I'm currently reading "In a Sunburned Country" by Bill Bryson. Unlike in his other book, A Walk in the Woods, he's not really trying to achieve any sort of objective like walking the Appalachian Trail. Instead, he's just wandering around Australia to see Australia, so the book has a very leisurely pace to it, which I enjoy. And in what I guess is Bryson's style, he breaks up the main narrative every now and then with an interesting story about Australia, like how one time their Prime Minister just up and vanished. It's a very nice read!
I'm reading (actually, re-reading) Men at Work, the excellent baseball book by columnist George Will. It examines baseball by focusing on various aspects through one person at the aspect. It's from 1990, so it is Orel Hersheiser on pitching, Tony Larussa on managing, Tony Gwynn on hitting and Cal Ripkin on fielding. Well, well done.
The Summer Game (another re-read) is also being read at intervals. from the mid-60s and well done as well. Roger Angell is the author.
Originally posted by AWArulzI'm reading (actually, re-reading) Men at Work, the excellent baseball book by columnist George Will. It examines baseball by focusing on various aspects through one person at the aspect. It's from 1990, so it is Orel Hersheiser on pitching, Tony Larussa on managing, Tony Gwynn on hitting and Cal Ripkin on fielding. Well, well done.
I hope that at some point Will is allowed by LaRussa to comment on the managerial strategy that LaRussa claims would cost his team one-two games if it were revealed.
I'm reading the complete case study of Sherlock Holmes, reprinted from the original source. I get a chuckle at least once per page for the changes in language from then to now (i.e., Holmes apologizing for "knocking up" Watson at such an early hour of the day).
I just finished Harry Potter and the Half Blood Prince. Very quick read for as long as it was but that may be cause it kept my interest so well. Next in the large stack that I haven't had time to read is Pagan Babies by Elmore Leonard.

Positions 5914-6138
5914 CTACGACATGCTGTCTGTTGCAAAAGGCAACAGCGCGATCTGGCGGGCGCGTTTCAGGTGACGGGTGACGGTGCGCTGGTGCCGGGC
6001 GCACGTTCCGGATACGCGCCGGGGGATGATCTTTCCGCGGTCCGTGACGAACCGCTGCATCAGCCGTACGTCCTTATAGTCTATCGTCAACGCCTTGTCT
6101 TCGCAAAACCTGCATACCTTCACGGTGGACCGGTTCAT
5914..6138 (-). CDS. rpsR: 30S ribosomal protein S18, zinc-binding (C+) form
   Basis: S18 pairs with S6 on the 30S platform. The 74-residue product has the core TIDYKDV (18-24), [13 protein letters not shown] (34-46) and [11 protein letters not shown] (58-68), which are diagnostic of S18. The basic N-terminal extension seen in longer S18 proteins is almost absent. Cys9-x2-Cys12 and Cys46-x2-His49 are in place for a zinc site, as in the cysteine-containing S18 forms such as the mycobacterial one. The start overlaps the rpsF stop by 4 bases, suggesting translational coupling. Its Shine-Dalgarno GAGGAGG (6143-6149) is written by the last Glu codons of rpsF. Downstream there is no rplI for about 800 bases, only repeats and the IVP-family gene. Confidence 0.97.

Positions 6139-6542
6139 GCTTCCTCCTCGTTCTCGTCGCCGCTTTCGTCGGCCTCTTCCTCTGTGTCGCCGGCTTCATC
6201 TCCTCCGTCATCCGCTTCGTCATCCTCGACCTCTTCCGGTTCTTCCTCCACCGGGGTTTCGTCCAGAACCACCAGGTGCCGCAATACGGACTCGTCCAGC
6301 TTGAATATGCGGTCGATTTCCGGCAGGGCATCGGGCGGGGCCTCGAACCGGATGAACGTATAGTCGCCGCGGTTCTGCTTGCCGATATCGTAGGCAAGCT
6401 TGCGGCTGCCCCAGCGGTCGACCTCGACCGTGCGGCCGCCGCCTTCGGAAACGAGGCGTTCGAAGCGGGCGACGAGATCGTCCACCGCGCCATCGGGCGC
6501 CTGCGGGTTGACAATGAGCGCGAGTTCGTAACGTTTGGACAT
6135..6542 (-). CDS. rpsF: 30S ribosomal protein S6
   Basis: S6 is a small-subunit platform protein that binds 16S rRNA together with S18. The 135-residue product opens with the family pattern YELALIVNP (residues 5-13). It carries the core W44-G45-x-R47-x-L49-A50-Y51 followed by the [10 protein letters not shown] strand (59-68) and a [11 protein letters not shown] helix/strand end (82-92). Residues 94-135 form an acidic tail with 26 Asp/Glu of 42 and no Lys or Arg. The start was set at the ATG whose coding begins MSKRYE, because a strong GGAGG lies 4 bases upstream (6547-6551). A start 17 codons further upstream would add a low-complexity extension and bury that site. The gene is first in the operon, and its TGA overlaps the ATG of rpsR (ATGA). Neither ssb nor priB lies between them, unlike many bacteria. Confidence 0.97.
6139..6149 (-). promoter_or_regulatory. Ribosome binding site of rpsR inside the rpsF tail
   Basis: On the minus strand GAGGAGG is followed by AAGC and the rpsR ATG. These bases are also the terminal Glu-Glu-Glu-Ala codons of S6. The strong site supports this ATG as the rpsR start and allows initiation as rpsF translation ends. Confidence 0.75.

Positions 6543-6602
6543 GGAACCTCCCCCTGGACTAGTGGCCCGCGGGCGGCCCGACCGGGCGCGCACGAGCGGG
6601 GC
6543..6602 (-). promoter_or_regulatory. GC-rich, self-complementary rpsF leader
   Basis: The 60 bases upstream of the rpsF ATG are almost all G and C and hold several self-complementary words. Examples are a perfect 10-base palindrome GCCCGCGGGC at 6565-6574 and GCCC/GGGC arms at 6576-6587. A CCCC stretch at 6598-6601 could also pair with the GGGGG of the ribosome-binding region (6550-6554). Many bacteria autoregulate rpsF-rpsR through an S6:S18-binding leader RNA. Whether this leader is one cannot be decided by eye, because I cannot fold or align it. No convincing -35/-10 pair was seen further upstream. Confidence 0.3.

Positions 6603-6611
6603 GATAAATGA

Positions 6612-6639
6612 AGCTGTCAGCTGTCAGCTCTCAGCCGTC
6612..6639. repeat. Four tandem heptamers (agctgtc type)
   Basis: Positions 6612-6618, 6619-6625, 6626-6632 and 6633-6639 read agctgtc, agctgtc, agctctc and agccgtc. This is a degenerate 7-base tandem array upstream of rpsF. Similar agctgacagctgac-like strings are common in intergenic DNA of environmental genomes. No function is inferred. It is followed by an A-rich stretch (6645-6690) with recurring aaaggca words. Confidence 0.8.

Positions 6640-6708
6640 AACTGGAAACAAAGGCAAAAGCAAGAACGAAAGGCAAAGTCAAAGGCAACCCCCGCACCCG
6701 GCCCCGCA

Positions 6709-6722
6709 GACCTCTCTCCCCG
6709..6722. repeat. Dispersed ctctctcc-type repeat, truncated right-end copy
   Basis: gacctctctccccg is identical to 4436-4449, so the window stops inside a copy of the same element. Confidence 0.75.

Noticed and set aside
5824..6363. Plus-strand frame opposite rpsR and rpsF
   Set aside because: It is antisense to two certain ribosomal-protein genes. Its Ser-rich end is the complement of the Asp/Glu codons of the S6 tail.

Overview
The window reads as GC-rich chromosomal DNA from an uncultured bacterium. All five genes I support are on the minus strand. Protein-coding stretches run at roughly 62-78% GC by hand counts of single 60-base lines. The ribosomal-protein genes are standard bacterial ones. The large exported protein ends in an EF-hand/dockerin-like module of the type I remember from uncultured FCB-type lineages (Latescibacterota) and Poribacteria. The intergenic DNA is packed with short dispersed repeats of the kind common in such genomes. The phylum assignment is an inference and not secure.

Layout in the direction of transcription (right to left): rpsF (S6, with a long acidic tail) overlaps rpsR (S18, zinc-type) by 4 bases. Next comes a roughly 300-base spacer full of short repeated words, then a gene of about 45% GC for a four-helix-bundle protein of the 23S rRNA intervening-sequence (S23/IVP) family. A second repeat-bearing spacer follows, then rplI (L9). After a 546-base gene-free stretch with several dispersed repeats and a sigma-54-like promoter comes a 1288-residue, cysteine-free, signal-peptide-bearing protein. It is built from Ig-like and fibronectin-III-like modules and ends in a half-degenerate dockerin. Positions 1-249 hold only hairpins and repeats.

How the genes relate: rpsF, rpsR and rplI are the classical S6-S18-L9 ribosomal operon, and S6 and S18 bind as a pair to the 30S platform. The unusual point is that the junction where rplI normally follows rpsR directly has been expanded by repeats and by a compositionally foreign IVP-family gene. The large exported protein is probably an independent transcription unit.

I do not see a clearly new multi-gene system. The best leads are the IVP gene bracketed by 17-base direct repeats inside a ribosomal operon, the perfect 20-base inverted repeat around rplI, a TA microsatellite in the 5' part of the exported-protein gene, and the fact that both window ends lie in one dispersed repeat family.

The only way to get rid of a temptation is to yield to it.
I finally read Dan Brown's ANGELS & DEMONS. It wasn't a dumb as I thought it would be and it ALMOST makes me want to read that other book of his before the Movie comes out next year, but since the rest of the world has already read it, why should I.
Originally posted by CerebusI finally read Dan Brown's ANGELS & DEMONS. It wasn't a dumb as I thought it would be and it ALMOST makes me want to read that other book of his before the Movie comes out next year, but since the rest of the world has already read it, why should I.
That was the last book that I read as well. I thought that it was better than The Da Vinci Code, but I liked both of them. The ending in Angels and Demons was what pushed it over the top for me. TDVC fell completely flat at the end (but if you liked A&D you'd like that one as well).
Originally posted by TinManI just finished Harry Potter and the Half Blood Prince. Very quick read for as long as it was but that may be cause it kept my interest so well. Next in the large stack that I haven't had time to read is Pagan Babies by Elmore Leonard.
A very good choice. I also really liked Leonard's "Freaky Deaky".
Last thing I read was Jason's Hitchcock-esque graphic novel "Why Are You Doing This?", which I found a little unsatisfying. I've also been reading a bunch of Alan Moore stuff my brother lent me, like Tom Strong and Top Ten, which I've been enjoying. (I was pretty sure I didn't like Alan Moore, based mostly on "V for Vendetta")
The last thing I read without pictures was Jimmy Webb's "Tunesmith," about songwriting. (Jimmy Webb wrote "MacArthur Park" and "Wichita Lineman.")